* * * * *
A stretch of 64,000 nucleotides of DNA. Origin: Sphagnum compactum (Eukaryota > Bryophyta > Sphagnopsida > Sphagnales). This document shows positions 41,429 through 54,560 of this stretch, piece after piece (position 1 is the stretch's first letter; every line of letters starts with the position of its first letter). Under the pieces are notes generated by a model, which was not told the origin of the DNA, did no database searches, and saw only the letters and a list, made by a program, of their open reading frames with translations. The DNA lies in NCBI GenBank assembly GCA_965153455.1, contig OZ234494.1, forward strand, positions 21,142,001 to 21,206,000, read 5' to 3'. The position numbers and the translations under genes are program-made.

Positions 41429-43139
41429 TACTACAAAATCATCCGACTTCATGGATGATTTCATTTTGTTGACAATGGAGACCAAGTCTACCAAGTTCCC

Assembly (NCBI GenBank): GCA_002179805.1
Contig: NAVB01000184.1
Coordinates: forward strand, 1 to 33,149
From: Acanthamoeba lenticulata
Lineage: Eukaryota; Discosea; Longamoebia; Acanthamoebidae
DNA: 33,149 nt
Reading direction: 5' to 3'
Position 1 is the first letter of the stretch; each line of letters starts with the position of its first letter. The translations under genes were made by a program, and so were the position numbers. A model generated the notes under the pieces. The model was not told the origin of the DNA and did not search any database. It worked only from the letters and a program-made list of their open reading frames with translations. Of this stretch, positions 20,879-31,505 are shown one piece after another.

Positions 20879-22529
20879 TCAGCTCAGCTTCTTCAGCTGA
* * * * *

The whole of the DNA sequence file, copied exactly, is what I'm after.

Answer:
A stretch of 64,000 nucleotides of DNA. Origin: Sphagnum compactum (Eukaryota > Bryophyta > Sphagnopsida > Sphagnales). This document shows positions 41,429 through 54,560 of this stretch, piece after piece (position 1 is the stretch's first letter; every line of letters starts with the position of its first letter). Under the pieces are notes generated by a model, which was not told the origin of the DNA, did no database searches, and saw only the letters and a list, made by a program, of their open reading frames with translations. The DNA lies in NCBI GenBank assembly GCA_965153455.1, contig OZ234494.1, forward strand, positions 21,142,001 to 21,206,000, read 5' to 3'. The position numbers and the translations under genes are program-made.

Positions 41429-43139
41429 TACTACAAAATCATCCGACTTCATGGATGATTTCATTTTGTTGACAATGGAGACCAAGTCTACCAAGTTCCC

Assembly (NCBI GenBank): GCA_002179805.1
Contig: NAVB01000184.1
Coordinates: forward strand, 1 to 33,149
From: Acanthamoeba lenticulata
Lineage: Eukaryota; Discosea; Longamoebia; Acanthamoebidae
DNA: 33,149 nt
Reading direction: 5' to 3'
Position 1 is the first letter of the stretch; each line of letters starts with the position of its first letter. The translations under genes were made by a program, and so were the position numbers. A model generated the notes under the pieces. The model was not told the origin of the DNA and did not search any database. It worked only from the letters and a program-made list of their open reading frames with translations. Of this stretch, positions 20,879-31,505 are shown one piece after another.

Positions 20879-22529
20879 TCAGCTCAGCTTCTTCAGCTGA